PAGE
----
Stronger than an army and more powerful than a fleet of tanks, the songs of the Estonian people changed the course of a nation and brought about their independence. Estonia became an independent country in 1920 but was conquered by the Soviet Union following the Second World War. Under Stalin’s plan of “russification,” he tried to suppress Estonian nationalism by banning nationalistic songs, making it illegal to fly the Estonian flag, and encouraging Russians to immigrate to Russia’s newly acquired territory.
But Estonian culture and nationalism persisted, and in an effort to regain their independence, hundreds of thousands of Estonians gathered, over the course of four years, to stage mass peaceful demonstrations. Estonia may be one of the smallest countries in the world (1.3 million people at the time), but they possess one of the largest repertoires of folk songs. They sang these songs in unison in an attempt to regain their independence.
At a music festival in September, 1988, 300,000 Estonians, nearly a quarter of the population, linked hands and sang together. The next year, 700,000 gathered along with millions from Lithuania and Latvia, linking hands in a human chain the length of three countries. After four years of persistent singing demonstrations, the revolution was successful. When Soviet tanks entered the capital, Estonians acted as human shields to protect radio and TV stations. Estonia’s Congress and Supreme Court declared Estonia an Independent State.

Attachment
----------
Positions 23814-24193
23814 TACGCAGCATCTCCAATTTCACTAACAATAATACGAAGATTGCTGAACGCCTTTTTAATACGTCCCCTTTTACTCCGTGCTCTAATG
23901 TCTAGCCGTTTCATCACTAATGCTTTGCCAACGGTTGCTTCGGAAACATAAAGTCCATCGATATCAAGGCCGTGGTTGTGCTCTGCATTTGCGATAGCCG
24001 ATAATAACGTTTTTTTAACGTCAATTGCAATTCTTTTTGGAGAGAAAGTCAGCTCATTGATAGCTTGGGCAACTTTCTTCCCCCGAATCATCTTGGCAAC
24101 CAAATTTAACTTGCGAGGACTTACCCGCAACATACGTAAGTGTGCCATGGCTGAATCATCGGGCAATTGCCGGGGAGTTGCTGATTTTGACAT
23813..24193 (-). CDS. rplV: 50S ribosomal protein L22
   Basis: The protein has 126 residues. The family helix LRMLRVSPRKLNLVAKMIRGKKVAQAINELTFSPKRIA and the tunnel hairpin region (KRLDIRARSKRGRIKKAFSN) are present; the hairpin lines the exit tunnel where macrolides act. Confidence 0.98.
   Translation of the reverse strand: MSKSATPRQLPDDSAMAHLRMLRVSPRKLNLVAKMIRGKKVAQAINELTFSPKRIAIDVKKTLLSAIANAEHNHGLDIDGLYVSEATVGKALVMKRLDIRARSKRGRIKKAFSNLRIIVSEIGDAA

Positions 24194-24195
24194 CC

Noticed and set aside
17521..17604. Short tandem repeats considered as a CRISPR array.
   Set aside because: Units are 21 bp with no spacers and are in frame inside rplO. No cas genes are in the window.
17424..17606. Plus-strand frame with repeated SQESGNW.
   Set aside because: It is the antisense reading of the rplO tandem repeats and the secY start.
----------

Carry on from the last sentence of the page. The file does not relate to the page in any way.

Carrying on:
The united songs of the people accomplished what tanks and military could not. Estonia freed itself from Soviet rule, peacefully becoming an independent country once again.
It is not easy to put your faith in peaceful alternatives to war. Who would ever have guessed that Christmas would be all that was required for enemy forces to share rations and play soccer? Or that folk songs could liberate an oppressed nation? Especially when you consider that the Soviet Union was not known for its empathy to the plight of the nations under its jurisdiction.
But peaceful tactics have been successful in other situations as well. India gained its independence by means of non-violent action under the guidance of Mahatma Ghandi. The civil rights movement could easily have turned into a very violent situation if it were not for the gentle yet powerful leadership of Martin Luther King Jr.
As a culture I think we have created a false dichotomy where we assume that we either fight or do nothing, we think that non-violence is the same as non-action, but that is not true. We have a completely wrong idea of what power is. We assume power comes from force, from military might, from the ability to be bigger than everyone else.
But Jesus came to teach us otherwise. He came to teach us that the real power is in being humble. That true strength comes not from an ability to over power others but instead from an ability to embrace and heal those who are suffering. True power is being able to force out an oppressive regime with music. Or in dismissing the orders of your superiors and sharing a Christmas meal with your enemy.
That sort of strength requires a deep faith in what you are doing. It requires a faith in love which is really nothing more than a faith in God. Rabindranath Tagore, a great leader in the Indian independence movement, had this to say about faith:
“Faith is the bird that feels the light and sings when the dawn is still dark”.